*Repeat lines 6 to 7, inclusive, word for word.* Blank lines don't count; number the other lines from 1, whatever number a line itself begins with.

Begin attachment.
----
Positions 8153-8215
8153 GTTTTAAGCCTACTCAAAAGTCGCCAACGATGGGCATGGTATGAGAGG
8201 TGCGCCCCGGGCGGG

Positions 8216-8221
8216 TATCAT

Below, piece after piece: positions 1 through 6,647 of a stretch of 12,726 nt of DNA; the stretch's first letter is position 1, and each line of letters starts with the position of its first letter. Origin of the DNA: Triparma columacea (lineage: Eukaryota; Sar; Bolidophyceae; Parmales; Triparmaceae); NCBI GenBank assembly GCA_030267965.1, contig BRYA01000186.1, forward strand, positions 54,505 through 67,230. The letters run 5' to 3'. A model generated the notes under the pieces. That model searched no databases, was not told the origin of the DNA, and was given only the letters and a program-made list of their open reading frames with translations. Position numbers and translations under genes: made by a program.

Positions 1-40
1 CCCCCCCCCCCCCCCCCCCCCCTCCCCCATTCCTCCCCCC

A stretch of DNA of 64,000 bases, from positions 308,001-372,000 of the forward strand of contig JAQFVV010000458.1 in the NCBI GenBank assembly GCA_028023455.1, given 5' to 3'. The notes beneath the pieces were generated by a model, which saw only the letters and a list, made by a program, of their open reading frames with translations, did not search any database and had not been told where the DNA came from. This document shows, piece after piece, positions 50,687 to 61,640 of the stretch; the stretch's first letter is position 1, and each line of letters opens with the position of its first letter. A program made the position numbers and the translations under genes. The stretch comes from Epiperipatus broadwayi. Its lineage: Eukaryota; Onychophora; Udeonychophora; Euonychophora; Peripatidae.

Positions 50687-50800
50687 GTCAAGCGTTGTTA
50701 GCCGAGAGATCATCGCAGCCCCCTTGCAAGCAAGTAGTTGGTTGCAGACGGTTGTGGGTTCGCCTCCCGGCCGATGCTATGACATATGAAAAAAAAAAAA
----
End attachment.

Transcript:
Below, piece after piece: positions 1 through 6,647 of a stretch of 12,726 nt of DNA; the stretch's first letter is position 1, and each line of letters starts with the position of its first letter. Origin of the DNA: Triparma columacea (lineage: Eukaryota; Sar; Bolidophyceae; Parmales; Triparmaceae); NCBI GenBank assembly GCA_030267965.1, contig BRYA01000186.1, forward strand, positions 54,505 through 67,230. The letters run 5' to 3'. A model generated the notes under the pieces. That model searched no databases, was not told the origin of the DNA, and was given only the letters and a program-made list of their open reading frames with translations. Position numbers and translations under genes: made by a program.

Positions 1-40